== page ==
Although companies that have reduced CEO compensation packages are still the exception rather than the rule (not all reductions are warranted), the CEO ‘pay ratio’ has gotten a lot of attention since the Securities and Exchange Commission forced U.S. companies to spell out just how large the gap is between median employees and their CEOs. The gaps are causing embarrassment for some companies and it seems those companies see dismal quarterly results as a legitimate reason for reducing those gaps.
In 2015, U.S. Steel CEO Mario Longhi took a 35% pay cut as a result of poor performance. The company failed to meet financial targets needed to justify cash incentives for its top executives. Since the Great Recession, when AIG gave out contracted bonuses in the wake of the financial meltdown, “companies increasingly are looking to show investors in poorly performing industries that executives are taking a hit as well,” Andrew Gordon, associate director of research services at Equilar Inc., said in an email, according to TribLive. U.S. Steel lost $1.5 billion and sales tanked 34% last year as the company was hit by low prices, weak demand and high levels of cheap imports. Its stock price declined 70% during the year.
While the CEO can often lose a bonus or commission, U.S. Steel is quick to note that it wasn’t the CEO’s fault. “There wasn’t anything working in the company’s favor last year,” said Andrew Lane, an analyst with Morningstar Inc. in Chicago, TribLive noted. Longhi was praised by U.S. Steel’s board for his work implementing the company’s Carnegie Way initiative, a cost-cutting and profit-boosting program that produced $815 million in savings last year.
Other CEOs whose pay was cut last year include Ameriprise’s James Cracchiolo, whose total compensation package was reduced 15%. Mark Cutifani, chief executive of battered mining company Anglo American, earned 8% less in 2015 compared with the previous year, though the drop was cushioned by the company’s move to make it easier for him to get a bonus, the Journal said. And Sergio Marchionne, the CEO of Fiat Chrysler Automobiles, was paid $10.9 million in 2015, compared with $38.06 million in 2014.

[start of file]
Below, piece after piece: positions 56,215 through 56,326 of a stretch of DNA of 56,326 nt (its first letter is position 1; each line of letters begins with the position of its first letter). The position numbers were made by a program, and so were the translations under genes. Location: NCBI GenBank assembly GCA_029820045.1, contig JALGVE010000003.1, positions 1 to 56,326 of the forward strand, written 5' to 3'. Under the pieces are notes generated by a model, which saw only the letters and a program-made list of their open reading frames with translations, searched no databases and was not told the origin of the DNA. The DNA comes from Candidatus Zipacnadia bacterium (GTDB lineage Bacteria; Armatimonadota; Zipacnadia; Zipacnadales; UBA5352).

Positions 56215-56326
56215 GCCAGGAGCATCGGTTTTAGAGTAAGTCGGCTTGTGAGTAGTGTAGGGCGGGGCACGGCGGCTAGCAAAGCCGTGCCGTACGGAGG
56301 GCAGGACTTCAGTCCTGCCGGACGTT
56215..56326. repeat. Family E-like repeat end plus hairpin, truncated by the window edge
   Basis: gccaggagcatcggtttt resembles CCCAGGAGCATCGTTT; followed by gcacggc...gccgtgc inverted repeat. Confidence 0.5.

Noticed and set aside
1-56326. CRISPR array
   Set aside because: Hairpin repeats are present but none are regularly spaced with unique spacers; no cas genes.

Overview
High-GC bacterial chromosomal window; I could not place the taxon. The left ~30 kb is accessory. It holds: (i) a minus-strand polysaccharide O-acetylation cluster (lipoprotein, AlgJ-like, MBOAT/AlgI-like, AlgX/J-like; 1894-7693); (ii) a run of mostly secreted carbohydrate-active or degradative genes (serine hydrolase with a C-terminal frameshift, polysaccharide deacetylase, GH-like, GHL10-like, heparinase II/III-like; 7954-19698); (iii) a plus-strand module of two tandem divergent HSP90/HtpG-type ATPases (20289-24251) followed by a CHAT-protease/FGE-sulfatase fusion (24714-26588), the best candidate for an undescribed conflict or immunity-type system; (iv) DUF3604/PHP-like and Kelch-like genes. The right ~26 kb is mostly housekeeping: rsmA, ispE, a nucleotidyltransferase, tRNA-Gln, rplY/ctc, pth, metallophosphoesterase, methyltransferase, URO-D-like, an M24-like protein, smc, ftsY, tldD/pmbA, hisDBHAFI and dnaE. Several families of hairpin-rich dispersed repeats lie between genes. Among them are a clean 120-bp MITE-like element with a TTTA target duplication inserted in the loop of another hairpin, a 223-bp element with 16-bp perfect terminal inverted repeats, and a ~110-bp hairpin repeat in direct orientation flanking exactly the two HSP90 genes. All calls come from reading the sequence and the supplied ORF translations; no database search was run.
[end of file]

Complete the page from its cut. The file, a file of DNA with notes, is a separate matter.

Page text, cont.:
Most recently, Chipotle’s co-CEOs Steve Ells and Monty Moran had their pay cut in half, as compared to their pay of a year earlier. The cuts came primarily from a lack of stock-option rewards—neither CEO was awarded stock options in 2015, but received $23.7 million in options in 2014. The cuts were a direct correlation to all of Chipotle’s recent troubles: in late 2015 and early 2016, a number of E. coli outbreaks were linked to its restaurants in 14 states. Due to those outbreaks, Chipotle’s shares lost 30% of their value in 2015.
Earlier this year, Viacom cut the pay of its Executive Chairman, Sumner Redstone, by 85%. Viacom said that the cuts were due to Redstone’s ‘reduced responsibilities’, but the previous fiscal year saw Viacom’s shares falling by 44%. Shareholders had also raised concerns over Redstone’s health and his ability to effectively run the company.
In Japan, both Toyota and Takata have cut executive pay. Takata’s COO and President, Stefan Stocker, left both roles and was demoted to ‘executive director’ after the auto parts supplier was found to be supplying faulty airbags. His salary was also docked 40%, temporarily. In 2010, Toyota’s CEO Akio Toyoda received a pay cut and forfeited all bonuses after the company’s disastrous safety problems that led to the recalls of 9 million vehicles worldwide.